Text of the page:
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Students in Sweden face six-month waits for housing

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Students in Sweden face six-month waits for housing
As the autumn term gets underway, many students in Sweden are not guaranteed secure housing until the spring term begins. Photo: Bertil Ericson/TT
08:38 CEST+02:00
Students across Sweden will start their studies as the academic year begins over the next few weeks. But due to a major housing shortage, many of them won't have secure accommodation until the start of the next term, or even longer.

A new report sheds light on the state of Sweden's student housing shortage, with waiting times of at least six months for accommodation in many places. Out of the 33 student cities included in the annual housing report from Swedish student association SFS, new students can hope to find an apartment within a month of the start of term in just nine.

And in the 12 cities with the most competitive housing markets, the waiting time was more than six months, stretching to over a year in some popular locations.

SFS' criteria for a 'secure' accommodation were a first-hand rental contract which lasted for the duration of the studies, at a reasonable price and no more than 30 minutes from the university by public transport.

Students who are unable to secure accommodation set aside for students often turn to the second-hand rental market, meaning they sub-let from landlords who own or rent the property first-hand. Such contracts are typically more expensive than student apartments, and are subject to stricter time limits, making it harder to secure a rental for the entire period of study.

The combination of long waiting times for student accommodation and the tough sub-letting market has led to a troubling situation, according to Axel Andersson, chairperson of Gothenburg's Göta studentkår.

"It's catastrophic," he said. "Mental health problems among students are a big problem and I think that the housing situation is fueling that. I believe that a very large contributing factor is that people are stressed about housing and finances the whole time."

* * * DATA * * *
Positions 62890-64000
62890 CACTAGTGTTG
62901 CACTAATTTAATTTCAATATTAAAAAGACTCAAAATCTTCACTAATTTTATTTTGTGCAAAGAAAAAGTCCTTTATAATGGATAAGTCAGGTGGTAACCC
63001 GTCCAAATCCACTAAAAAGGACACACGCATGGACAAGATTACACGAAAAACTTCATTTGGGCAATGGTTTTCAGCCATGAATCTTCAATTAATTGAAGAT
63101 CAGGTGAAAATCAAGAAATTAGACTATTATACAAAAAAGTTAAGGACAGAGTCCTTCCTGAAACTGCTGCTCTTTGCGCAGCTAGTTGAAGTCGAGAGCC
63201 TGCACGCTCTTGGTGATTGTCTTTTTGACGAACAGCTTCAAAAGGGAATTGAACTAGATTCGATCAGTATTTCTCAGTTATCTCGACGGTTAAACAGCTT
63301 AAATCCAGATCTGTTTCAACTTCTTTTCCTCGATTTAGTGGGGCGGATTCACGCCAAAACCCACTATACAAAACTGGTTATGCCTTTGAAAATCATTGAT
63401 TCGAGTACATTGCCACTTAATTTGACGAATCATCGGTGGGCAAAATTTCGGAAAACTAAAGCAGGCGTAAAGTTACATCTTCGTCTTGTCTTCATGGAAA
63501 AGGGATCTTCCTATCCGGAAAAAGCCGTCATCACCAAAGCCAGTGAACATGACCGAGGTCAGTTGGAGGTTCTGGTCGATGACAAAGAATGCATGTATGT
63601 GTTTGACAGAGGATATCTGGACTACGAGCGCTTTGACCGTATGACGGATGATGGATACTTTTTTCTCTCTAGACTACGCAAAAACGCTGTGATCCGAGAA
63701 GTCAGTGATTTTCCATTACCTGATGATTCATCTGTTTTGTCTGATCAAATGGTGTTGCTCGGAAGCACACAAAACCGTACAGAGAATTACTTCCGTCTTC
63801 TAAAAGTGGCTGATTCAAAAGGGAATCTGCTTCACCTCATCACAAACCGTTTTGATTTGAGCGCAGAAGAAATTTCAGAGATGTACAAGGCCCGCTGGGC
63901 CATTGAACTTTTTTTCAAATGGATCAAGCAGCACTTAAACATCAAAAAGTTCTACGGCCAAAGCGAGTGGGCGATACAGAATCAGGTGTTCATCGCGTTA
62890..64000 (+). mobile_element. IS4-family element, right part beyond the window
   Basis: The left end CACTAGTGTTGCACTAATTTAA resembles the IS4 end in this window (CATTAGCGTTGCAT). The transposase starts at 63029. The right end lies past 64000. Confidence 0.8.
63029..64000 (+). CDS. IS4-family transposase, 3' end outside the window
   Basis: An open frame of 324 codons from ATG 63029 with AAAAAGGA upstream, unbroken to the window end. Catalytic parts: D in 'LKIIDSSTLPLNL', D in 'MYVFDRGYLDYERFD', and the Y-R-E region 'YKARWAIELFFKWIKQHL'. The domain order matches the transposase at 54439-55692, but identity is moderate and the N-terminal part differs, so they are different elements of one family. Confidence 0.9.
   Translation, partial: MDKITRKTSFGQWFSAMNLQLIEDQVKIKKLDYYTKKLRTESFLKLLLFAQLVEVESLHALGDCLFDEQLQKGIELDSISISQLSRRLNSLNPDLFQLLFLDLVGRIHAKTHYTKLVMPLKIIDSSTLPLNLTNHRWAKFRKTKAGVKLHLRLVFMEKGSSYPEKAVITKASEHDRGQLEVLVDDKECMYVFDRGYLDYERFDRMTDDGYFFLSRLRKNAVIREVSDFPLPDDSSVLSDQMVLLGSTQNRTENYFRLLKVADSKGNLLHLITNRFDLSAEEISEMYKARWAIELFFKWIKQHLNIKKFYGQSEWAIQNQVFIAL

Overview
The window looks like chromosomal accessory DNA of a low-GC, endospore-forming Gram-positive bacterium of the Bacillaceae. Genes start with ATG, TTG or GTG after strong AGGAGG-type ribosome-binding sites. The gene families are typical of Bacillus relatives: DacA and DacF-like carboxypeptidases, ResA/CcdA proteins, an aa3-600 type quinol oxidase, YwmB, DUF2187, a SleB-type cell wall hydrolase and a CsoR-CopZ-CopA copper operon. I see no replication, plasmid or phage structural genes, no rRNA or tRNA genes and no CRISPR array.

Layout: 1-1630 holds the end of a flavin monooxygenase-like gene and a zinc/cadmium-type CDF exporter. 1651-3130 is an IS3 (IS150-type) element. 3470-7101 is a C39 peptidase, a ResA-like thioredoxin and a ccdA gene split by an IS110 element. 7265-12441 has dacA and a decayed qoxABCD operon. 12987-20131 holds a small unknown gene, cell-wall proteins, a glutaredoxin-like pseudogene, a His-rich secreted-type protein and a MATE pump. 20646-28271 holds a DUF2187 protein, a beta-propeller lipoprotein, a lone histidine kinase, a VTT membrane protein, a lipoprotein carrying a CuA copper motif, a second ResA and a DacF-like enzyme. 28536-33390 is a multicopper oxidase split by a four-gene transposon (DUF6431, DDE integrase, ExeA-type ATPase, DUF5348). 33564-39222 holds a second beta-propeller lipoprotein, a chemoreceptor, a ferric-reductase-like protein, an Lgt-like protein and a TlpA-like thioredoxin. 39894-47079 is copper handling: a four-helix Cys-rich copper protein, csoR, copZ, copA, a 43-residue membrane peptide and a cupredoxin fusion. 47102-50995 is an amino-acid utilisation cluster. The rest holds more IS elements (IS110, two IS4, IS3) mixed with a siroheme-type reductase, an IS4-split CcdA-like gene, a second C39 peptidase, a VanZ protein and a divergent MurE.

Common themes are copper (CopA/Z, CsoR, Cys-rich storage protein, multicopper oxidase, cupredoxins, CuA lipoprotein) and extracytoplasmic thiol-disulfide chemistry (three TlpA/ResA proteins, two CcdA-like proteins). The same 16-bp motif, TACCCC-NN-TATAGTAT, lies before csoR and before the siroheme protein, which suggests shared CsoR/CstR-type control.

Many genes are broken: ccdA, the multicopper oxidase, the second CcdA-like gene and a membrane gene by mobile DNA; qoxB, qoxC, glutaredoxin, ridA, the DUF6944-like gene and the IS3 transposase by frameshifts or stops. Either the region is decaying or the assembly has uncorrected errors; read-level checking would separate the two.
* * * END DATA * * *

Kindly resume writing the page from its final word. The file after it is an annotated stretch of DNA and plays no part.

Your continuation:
Photo: Magnus Liam Karlsson/imagebank.sweden.se

Andersson was one of the lucky ones. He started his time at university living with his parents, and currently shares a two-room student apartment with a friend. But he knows that others face more difficult situations.

"Someone I know lives a good way out of town, in a kind of hut that's 20 metres squared without its own heating, for 5,000 kronor per month. That's money you don't have when you're a student," he said. 

"The city needs to start prioritizing student apartments. As it is now, too few are built, they take too long and they're too expensive."

SFS said it had heard from student unions across the country that young people were dropping out of their studies altogether due to housing difficulties.

The SFS report rates cities as red, yellow or green based on the state of their housing market: green meant students could find secure accommodation within a month of starting term: yellow meant students were offered a housing contract to last throughout their entire studies during the autumn term; and red meant the town was unable to offer all students secure accommodation during the autumn term. 

This year saw very little change from last year. Växjö was upgraded from red to yellow, but Linköping went in the opposite direction due to an eight percent increase in student intake, while all other cities' student housing situations had remained the same.

Most of the 'green' cities were found in Sweden's north. They included Gävle, Karlshamn, Piteå, Skellefteå, Sunsvall, Trollhättan. Västerås, Örnsköldsvik, and Östersund.

READ ALSO: The state of Sweden's housing shortage in 2019

The cities where it was toughest to find student housing included Stockholm, Gothenburg, Uppsala and Lund, but also some of Sweden's smaller student towns. The others in the 'red' category were Halmstad, Jönköping, Karlskrona, Luleä, Skövde, Umeå and Visby.

So what can students do to improve their chances of finding a home?

"What we recommend is that people join the [housing] queue at the same time as searching for accommodation. Otherwise it can take a very long time," said Sara Sandberg from Koembo, a tenants' association for students in Linköping.

"No-one should have to turn down a place to study. It should always work out in some way, but you have to be open to all options and be very active [in the housing search]," she advised.

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